But Vodafone says Ofcom's approval of a Everything Everywhere's application to use existing bandwidth shows a "careless disregard" for consumers
Faster mobile broadband is coming to the UK this September after Ofcom approved an application by Everything Everywhere to use existing bandwidth for its 4G network.
The company, which owns Orange and T-Mobile, will be able to use its existing 1800MHz spectrum to start running a 4G mobile broadband service well ahead of schedule. Ofcom has said that Everything Everywhere can start operating its 4G network from 11 September 2012.
Everything Everywhere said the decision was "great news" for the UK. In July Ofcom announced that the auction of radio spectrum set aside for 4G mobile broadbandwould finally take place at the start of 2013, with access to services not expected until the end of the year.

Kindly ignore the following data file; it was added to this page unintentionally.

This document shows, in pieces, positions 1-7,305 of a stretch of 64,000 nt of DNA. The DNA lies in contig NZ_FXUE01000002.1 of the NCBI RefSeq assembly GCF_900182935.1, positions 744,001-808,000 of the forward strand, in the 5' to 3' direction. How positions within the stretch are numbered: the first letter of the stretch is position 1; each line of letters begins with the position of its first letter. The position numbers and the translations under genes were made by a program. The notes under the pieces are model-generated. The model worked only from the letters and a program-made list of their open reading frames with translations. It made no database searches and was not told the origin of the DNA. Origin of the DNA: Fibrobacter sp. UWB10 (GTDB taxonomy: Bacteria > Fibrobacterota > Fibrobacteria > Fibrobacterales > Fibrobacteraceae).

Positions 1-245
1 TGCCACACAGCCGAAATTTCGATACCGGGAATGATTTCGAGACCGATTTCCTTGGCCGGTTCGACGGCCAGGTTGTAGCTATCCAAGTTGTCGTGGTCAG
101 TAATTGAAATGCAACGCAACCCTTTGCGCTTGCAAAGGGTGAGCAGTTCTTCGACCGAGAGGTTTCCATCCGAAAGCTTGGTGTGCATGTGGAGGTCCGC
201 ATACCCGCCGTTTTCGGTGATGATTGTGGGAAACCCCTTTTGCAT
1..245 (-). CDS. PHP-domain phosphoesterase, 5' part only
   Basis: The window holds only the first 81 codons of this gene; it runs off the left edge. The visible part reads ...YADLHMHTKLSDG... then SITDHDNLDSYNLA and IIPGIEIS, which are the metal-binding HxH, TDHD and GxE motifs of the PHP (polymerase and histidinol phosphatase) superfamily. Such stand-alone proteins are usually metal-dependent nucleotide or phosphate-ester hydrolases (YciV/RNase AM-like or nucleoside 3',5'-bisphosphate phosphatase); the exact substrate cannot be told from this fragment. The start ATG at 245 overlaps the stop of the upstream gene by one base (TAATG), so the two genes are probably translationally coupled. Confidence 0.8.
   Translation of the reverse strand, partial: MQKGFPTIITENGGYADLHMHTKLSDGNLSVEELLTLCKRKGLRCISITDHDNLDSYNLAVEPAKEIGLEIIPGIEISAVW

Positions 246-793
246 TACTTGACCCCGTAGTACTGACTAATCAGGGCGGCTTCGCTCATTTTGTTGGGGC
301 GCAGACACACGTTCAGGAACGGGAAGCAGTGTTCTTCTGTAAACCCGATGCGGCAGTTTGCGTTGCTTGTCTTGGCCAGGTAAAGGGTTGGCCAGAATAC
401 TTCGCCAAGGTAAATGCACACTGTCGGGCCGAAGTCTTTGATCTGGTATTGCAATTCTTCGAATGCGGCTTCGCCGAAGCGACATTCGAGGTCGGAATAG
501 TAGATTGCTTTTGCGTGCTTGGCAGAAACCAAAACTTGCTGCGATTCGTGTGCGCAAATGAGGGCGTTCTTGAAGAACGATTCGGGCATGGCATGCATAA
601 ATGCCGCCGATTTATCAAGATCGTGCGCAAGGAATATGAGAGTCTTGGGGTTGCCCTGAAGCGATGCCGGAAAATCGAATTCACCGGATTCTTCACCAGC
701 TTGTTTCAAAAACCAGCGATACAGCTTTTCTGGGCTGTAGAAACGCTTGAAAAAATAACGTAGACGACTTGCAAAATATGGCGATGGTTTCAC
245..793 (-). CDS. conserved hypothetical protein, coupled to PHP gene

Its decision to grant Everything Everywhere a head start has angered rival operators. Ofcom said the decision would not have a negative impact on consumers.
Vodafone disagreed and in a strongly worded statement the network operator said it was "shocked" at Ofcom's decision.
"The regulator has shown a careless disregard for the best interests of consumers, businesses and the wider economy through its refusal to properly regard the competitive distortion created by allowing one operator to run services before the ground has been laid for a fully competitive 4G market."
O2 echoed this, saying it was "disappointed" in the decision and that it undermined the "competitive environment for 4G in the UK."
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